A few weeks ago, the citizens of Merrimack, faced with 65 square miles of PFAS contaminated drinking water from Saint Gobain and other industry, voted by an overwhelming margin to filter their water, instead of “blending” or diluting the PFAS, increasing their water rates 31%. The Select Board of Greenland, where families have been poisoned by PFAS coming out of their taps, commented that they want the NHDES to enact stronger standards than proposed.

The industry has known for decades that ingesting these toxins in our water causes cancers and other chronic disease. As a result of the gold standard health study conducted as part of a class action lawsuit against DuPont, we found out that how much the industry, EPA and DOD has known about the health effects associated with these toxins.

There is enough scientific evidence that there is no safe level of these toxins in our water and that even extremely small amounts of PFAS can have major impacts on our health. The science is there. Now, we want the NHDES to protect our drinking water and public health over industry interests. Because surface water and waste water eventually end up contaminating drinking water we make no distinction between the regulatory limits that we are proposing for each of the media.  We respectfully request that NHDES enact the standards for the PFAS compounds above for each of the media being addressed by this rulemaking.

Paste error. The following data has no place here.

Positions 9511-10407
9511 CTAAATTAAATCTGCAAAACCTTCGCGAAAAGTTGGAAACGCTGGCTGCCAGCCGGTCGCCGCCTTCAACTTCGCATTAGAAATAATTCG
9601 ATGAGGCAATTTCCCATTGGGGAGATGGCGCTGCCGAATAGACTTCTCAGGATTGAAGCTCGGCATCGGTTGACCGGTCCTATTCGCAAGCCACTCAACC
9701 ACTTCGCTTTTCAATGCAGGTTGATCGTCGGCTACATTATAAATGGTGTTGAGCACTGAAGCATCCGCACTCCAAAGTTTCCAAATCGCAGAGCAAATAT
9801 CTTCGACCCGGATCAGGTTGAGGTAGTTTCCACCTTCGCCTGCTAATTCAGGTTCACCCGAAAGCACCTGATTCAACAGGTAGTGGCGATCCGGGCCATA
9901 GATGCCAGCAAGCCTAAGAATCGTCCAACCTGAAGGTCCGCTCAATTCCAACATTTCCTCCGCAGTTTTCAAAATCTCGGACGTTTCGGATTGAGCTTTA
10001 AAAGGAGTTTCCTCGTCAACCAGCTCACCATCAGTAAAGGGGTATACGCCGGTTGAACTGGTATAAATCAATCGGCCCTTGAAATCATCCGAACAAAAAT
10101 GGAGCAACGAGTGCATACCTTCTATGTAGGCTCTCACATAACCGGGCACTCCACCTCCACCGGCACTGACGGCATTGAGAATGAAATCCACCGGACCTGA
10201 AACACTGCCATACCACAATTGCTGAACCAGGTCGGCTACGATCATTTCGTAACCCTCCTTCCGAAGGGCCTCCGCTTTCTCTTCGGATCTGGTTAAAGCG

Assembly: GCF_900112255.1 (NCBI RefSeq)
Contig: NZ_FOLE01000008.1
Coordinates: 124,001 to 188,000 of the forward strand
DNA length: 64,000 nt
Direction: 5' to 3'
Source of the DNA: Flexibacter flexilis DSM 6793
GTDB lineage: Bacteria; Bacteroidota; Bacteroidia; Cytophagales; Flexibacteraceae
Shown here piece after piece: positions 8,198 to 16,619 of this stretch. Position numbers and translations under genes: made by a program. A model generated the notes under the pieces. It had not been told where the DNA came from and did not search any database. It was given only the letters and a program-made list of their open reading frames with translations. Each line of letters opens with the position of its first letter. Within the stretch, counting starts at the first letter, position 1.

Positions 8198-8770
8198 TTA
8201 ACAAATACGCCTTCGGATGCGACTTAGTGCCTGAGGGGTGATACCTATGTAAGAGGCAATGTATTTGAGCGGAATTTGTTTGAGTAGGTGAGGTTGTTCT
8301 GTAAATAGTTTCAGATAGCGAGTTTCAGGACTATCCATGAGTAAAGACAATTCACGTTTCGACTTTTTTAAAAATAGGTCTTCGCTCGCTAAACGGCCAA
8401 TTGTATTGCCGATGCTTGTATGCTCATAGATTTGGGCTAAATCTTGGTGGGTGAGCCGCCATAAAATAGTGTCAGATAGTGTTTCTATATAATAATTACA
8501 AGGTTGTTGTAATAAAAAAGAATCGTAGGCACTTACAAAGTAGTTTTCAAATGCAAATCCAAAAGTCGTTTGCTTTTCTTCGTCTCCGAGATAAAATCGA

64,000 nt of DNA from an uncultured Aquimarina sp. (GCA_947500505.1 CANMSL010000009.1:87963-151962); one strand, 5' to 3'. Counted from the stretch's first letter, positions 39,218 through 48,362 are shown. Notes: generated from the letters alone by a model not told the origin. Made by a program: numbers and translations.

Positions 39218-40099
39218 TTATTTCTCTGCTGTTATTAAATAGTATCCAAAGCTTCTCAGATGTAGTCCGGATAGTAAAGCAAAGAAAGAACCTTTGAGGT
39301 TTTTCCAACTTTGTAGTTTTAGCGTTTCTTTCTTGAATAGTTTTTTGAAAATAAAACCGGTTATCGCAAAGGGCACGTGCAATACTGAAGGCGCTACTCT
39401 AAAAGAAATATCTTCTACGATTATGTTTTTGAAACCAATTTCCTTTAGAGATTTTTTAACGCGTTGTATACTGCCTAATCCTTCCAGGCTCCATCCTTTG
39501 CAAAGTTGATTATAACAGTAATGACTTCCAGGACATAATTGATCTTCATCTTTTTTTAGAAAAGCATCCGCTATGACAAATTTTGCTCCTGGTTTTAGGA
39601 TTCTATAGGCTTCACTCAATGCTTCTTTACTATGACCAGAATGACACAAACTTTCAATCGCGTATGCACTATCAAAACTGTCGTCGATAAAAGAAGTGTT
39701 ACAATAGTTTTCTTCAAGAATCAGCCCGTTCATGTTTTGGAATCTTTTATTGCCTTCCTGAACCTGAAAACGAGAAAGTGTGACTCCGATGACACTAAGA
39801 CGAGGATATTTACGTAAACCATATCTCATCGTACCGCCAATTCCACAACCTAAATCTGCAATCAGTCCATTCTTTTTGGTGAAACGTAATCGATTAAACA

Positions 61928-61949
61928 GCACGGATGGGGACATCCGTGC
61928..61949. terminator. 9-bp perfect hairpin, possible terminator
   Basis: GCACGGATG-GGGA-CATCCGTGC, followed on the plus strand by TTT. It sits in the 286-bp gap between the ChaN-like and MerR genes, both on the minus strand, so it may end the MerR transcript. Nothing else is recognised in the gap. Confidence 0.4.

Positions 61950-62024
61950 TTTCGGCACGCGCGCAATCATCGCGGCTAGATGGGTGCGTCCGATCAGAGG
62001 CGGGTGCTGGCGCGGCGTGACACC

Thank you,

Mindi Messmer, PG, CG

Co-Founder, New Hampshire Safe Water Alliance

1. Cordner A, De La Rosa, Vanessa Y., Schaider LA, Rudel RA, Richter L, Brown P. Guideline levels for PFOA and PFOS in drinking water: The role of scientific uncertainty, risk assessment decisions, and social factors. J Expo Sci Environ Epidemiol. 2019;29(2):157-171. Accessed Apr 12, 2019. doi: 10.1038/s41370-018-0099-9.

2. Goeden HM, Greene CW, Jacobus JA. A transgenerational toxicokinetic model and its use in derivation of minnesota PFOA water guidance. Journal of exposure science & environmental epidemiology. 2019;29(2):183-195. doi: 10.1038/s41370-018-0110-5.

3. Di Nisio A, Sabovic I, Valente U, et al. Endocrine disruption of androgenic activity by perfluoroalkyl substances: Clinical and experimental evidence.J Clin Endocrinol Metab. 2019;104(4):1259-1271. Accessed Mar 12, 2019. doi: 10.1210/jc.2018-01855.

Mindi Messmer